So again, in terms of talking to patients about this, you have to just think about is CAR-T cell therapy a viable treatment option based on what we just talked about. Is the patient at risk for disease progression? And again, if they are then I think a lot of times it just becomes very challenging for them to actually receive this particular product.
Is the patient well enough for treatment and immunosuppressive therapy? Because again, this will because of lymphodepletion chemotherapy they do get cytopenic, sometimes those cytopenias do take a while to recover, so is the patient able to handle that nadir from therapy and all the toxicity that may come from the T-cell product itself.
And again, importantly, does the patient fit the product indication, and does the patient have a support system in place, as we just touched upon.
Speaking of that again, we do have again some assistance from our entire team and other centers’ teams that do this, so guiding them via nurse navigators that help from the identification process to coordinating a lot of the pretesting that goes, and the post-care after cell infusion once they leave the hospital. So we have our support system in place to help patients navigate through this complex treatment.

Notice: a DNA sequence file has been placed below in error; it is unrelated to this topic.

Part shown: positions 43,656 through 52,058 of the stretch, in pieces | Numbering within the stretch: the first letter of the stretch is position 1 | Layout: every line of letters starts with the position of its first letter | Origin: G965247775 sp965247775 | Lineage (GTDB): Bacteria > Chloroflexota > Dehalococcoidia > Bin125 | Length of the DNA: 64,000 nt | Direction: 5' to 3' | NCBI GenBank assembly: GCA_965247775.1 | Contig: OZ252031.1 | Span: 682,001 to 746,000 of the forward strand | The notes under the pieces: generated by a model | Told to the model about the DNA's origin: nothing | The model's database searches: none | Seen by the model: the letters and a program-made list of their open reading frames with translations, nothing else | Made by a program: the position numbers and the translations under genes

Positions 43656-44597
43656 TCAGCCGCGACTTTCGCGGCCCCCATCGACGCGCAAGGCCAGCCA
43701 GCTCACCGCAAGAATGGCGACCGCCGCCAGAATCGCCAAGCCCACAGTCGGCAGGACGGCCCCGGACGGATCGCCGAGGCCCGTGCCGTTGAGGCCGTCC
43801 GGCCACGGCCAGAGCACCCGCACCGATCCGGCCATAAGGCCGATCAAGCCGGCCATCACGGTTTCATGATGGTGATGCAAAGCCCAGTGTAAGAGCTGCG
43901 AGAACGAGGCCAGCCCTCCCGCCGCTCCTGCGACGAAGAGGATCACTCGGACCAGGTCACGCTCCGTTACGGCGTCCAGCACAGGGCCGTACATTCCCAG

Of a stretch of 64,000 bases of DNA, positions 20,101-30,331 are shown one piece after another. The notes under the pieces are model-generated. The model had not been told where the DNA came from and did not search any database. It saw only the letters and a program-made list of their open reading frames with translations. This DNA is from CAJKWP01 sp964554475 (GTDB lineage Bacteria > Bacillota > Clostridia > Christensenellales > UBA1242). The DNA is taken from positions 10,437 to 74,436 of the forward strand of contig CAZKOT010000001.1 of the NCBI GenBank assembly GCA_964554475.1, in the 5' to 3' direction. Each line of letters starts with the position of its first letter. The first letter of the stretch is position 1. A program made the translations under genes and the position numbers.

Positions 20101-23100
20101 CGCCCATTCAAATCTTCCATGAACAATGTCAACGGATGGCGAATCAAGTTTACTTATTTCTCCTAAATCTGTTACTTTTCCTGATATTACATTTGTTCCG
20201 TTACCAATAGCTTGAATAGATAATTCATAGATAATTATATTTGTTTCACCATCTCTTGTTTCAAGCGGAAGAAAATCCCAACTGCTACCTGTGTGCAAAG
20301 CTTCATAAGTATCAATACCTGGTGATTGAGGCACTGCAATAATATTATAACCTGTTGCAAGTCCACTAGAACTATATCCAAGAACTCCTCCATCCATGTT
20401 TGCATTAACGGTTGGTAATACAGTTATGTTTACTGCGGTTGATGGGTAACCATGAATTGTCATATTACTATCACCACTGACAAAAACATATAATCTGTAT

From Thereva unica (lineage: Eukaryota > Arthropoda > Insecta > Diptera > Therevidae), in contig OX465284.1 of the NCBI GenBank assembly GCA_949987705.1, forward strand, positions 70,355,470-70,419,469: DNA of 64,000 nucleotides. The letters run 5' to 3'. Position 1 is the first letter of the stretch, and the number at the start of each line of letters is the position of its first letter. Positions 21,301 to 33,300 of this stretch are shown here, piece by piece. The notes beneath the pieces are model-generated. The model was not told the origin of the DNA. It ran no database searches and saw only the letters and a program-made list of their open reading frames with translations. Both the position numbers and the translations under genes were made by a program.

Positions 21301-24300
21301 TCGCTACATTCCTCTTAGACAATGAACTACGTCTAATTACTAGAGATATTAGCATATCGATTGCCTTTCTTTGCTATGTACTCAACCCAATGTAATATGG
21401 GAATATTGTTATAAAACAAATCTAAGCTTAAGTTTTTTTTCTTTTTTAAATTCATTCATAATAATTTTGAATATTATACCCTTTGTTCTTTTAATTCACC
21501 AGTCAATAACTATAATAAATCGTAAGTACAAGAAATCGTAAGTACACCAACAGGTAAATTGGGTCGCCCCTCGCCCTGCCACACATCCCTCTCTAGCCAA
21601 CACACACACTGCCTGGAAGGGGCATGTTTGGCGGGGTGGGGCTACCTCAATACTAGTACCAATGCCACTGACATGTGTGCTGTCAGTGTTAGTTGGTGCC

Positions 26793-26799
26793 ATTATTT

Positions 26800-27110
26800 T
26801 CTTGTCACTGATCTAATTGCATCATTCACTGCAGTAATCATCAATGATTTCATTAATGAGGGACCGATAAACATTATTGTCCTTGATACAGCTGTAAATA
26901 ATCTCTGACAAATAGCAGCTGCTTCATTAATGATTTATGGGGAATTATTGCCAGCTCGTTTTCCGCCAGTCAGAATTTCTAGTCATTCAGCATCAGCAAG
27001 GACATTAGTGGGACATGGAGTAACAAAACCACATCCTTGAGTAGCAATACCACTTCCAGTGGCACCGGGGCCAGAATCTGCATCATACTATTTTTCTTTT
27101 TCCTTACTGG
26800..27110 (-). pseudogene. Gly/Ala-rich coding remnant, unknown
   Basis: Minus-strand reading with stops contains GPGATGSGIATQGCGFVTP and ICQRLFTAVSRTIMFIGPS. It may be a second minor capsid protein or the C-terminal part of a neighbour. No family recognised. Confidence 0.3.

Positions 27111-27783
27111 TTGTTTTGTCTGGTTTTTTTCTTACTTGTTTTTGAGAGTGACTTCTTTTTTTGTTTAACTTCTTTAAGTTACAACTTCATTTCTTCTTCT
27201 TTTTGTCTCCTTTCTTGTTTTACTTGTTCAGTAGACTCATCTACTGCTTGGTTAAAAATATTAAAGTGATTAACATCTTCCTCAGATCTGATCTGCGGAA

But again, I think we see particularly with some products more so in lymphoma where patients may get neurological toxicity with CAR-T cells, and perhaps they’re not as robust as they were at least for the short duration post-T-cell therapy where they may need some extra help. So we want to just make sure that transportation from the treatment center and other appointments is in place, caregivers can remain with the patient for an extended period of time even when they’re home or at the treatment facility.